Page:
Epidermal barrier function and integrative physiology
We have recently shown that functional loss of acyl-CoA binding protein (ACBP) impairs the epidermal barrier function in mice and leads to profound accumulation of lipids in the liver and hepatic suppression of the genes regulated by the Sterol Regulatory Element-Binding Proteins SREBP-1a/c and SREBP-2, which is due to an increased flux of fatty acid from the white adipose tissue to the liver. We hypothesize that disruption of the epidermal barrier function induce lipolysis in adipocytes, which results in increased flux of fatty acids to the liver and to extra-hepatic tissues, where they are incorporated into diacylglycerols, triacylglycerols and ceramides, which have detrimental effects on central cellular functions and may induce insulin resistance. We are therefore interested in characterizing the unanticipated role of the epidermal barrier function in whole body physiology.

Circadian rhythm and metabolism
Circadian clocks orchestrate daily physiology and metabolism but recent findings suggest that food-related signals modulate these rhythms. We are using large-scale integrative proteomics and lipidomics approaches to investigate protein and lipid levels in mice tissues as a function of the circadian rhythm. The temporal profiles show that a subset of proteins and specific lipid species display circadian oscillation as well as food-specific responses, which comprise specific metabolic networks including insulin-signaling and lipid metabolism. Further integration of tissue-specific datasets will enable us to delineate systemic behavior of circadian- or food-dependent regulation of lipids and proteins involved in lipid metabolism, and reveal novel regulatory circuitries, which regulate lipid metabolism.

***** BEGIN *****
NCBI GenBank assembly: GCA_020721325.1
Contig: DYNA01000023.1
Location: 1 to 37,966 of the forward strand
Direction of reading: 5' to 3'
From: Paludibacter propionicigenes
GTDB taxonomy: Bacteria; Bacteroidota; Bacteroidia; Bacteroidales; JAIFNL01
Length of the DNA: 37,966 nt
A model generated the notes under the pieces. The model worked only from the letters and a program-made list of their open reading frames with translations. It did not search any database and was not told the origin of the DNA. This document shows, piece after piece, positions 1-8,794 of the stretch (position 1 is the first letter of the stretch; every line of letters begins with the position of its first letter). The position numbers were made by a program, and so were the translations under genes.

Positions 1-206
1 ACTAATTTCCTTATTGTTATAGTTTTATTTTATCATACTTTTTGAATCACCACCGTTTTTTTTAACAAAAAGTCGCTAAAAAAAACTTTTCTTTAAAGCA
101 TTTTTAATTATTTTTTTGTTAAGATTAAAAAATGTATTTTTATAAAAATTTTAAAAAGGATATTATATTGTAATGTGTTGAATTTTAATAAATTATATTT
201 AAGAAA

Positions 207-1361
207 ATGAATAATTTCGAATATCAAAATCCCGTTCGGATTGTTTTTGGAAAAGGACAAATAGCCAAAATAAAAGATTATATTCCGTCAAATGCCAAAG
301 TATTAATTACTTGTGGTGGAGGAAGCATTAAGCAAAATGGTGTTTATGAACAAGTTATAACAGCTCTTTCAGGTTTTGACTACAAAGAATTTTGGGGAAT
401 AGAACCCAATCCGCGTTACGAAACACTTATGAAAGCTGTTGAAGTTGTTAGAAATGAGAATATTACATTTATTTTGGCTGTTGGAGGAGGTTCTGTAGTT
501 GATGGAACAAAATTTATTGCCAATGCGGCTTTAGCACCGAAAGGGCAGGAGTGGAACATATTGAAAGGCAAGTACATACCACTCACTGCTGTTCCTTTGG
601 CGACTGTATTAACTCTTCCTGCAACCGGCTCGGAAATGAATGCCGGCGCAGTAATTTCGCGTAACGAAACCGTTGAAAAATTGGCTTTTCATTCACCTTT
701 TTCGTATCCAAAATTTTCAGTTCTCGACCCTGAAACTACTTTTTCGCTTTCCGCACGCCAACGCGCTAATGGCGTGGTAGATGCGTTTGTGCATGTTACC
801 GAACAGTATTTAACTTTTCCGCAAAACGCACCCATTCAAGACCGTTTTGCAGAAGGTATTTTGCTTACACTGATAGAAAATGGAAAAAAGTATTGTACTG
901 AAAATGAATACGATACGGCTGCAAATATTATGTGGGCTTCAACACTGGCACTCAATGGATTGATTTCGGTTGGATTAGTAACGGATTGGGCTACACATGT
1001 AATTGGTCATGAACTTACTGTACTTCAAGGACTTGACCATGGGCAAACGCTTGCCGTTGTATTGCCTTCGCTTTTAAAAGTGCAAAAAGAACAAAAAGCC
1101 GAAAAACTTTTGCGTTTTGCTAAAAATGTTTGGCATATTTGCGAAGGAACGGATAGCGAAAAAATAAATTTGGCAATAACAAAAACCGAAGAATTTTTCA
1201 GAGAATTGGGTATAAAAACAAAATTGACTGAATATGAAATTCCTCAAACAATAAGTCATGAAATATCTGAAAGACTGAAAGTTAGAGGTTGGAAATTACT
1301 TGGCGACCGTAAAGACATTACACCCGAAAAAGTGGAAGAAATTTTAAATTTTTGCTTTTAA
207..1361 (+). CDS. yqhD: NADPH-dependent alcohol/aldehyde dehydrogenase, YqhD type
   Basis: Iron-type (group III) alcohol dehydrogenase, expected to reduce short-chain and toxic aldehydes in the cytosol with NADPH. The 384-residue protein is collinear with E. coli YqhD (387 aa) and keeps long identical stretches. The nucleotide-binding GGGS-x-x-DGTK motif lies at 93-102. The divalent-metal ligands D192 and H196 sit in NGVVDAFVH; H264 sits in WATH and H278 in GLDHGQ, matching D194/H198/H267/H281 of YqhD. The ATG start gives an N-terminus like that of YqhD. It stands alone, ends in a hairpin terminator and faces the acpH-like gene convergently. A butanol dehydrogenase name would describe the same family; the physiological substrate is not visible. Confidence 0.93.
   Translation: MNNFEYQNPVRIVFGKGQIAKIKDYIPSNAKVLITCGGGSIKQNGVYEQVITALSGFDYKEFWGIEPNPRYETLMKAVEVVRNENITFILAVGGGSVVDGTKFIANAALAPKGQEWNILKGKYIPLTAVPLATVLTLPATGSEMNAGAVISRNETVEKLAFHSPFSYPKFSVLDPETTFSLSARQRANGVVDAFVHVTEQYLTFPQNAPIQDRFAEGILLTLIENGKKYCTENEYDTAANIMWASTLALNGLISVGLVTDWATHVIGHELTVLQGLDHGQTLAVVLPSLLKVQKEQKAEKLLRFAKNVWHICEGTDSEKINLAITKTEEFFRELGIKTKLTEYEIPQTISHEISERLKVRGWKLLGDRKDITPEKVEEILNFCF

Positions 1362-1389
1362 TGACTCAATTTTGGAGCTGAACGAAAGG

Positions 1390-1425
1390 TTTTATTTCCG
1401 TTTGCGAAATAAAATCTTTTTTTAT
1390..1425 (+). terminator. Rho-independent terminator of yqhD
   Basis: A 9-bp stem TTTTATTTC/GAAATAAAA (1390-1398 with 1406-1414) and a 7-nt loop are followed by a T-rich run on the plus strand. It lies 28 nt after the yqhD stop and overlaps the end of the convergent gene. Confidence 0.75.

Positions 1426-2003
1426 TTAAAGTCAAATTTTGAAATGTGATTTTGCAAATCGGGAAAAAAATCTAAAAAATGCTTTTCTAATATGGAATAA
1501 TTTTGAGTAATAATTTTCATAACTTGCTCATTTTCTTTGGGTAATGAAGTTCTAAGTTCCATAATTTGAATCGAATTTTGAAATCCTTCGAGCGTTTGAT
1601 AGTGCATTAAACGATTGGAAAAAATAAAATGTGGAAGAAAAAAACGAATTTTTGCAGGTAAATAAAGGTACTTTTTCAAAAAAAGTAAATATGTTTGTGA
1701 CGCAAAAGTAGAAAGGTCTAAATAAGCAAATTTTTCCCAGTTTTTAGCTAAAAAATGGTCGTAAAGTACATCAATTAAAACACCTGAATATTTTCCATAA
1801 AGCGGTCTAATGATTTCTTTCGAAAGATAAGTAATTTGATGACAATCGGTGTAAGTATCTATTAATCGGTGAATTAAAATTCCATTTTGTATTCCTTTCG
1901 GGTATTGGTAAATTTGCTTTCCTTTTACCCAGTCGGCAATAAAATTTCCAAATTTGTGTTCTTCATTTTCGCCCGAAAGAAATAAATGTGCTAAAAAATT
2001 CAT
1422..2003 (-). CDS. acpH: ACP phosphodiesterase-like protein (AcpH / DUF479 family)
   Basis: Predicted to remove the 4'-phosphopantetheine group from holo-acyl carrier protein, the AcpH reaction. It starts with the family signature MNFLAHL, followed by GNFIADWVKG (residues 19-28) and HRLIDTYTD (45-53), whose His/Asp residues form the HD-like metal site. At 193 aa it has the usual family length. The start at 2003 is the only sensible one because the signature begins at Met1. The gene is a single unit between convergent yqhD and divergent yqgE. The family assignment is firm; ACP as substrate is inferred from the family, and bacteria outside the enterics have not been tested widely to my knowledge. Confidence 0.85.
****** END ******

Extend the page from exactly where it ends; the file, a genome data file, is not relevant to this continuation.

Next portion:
Transcriptional regulation of phospholipid metabolism
Most of the structural genes required for biosynthesis of phospholipids in S. cerevisiae incl. INO1, PIS1, PSD1, PSD2, CHO1, CHO2 and OPI3 are coordinately expressed at the transcriptional level. This is accomplished by UASINO elements found in the promoter sequences of the respective genes. In the absence of the two metabolites inositol and choline, the transcriptional repressor Opi1 is sequestered in the ER-membrane by binding to PA and by interacting with Scs2. Upon addition of inositol and choline, PA is quickly consumed for the synthesis of PI, followed by translocation of Opi1 to the nucleus where it represses UASINO dependent expression indirectly by repressing the activities of the transcriptional activators Ino2 and Ino4. By mass spectrometry-based proteomics, we have profiled global changes in the yeast phosphoproteome in response to inositol supplementation and by subsequent bioinformatics and functional analyses, we are identifying novel signaling pathways and hub proteins, which are involved in the global cellular response to inositol supplementation.

Selected publications

Delayed Hepatic Adaptation to Weaning in ACBP-/- Mice is caused by Disruption of the Epidermal Barrier 
Neess, D.; Bek, S.; Bloksgaard, M. M.; Marcher, A. B.; Færgeman, N. J.; Mandrup S., Cell Reports, 2013, 5(5), 1403-12

Reduced Ceramide Synthase 2 Activity Causes Progressive Myoclonic Epilepsy 
Mosbech, M.; Olsen, A. S. B.; Neess, D.; Ben-David, O.; Klitten, L. L.; Larsen, J.; Sabers, A.; Vissing, Nielsen, J. E.; Hasholt, L.; Klein, A. D.; Tsoory, M.; Hjalgrim, H.; Tommerup, N.; Futerman, A. H.; Møller, R. S.; Færgeman, N. J., Ann Clin Transl Neurol, 2014, 1(2), 88-98 

Glucose- and nitrogen sensing and regulatory mechanisms in Saccharomyces cerevisiae
Rødkær, S. V.; Færgeman, N. J., FEMS Yeast Research, 2014, 14 (5), 683-696

Quantitative proteomics identifies unanticipated regulators of nitrogen and glucose starvation 
Rødkær, S. V.; Pultz, D.; Brusch, M.; Bennetzen, M. V.; Falkenby, L. G.; Andersen, J. S.; Færgeman, N. J., Mol. Biosyst., 2014, 10, 2176-2188

A full list of publications by professor Nils J. Færgeman can be found here.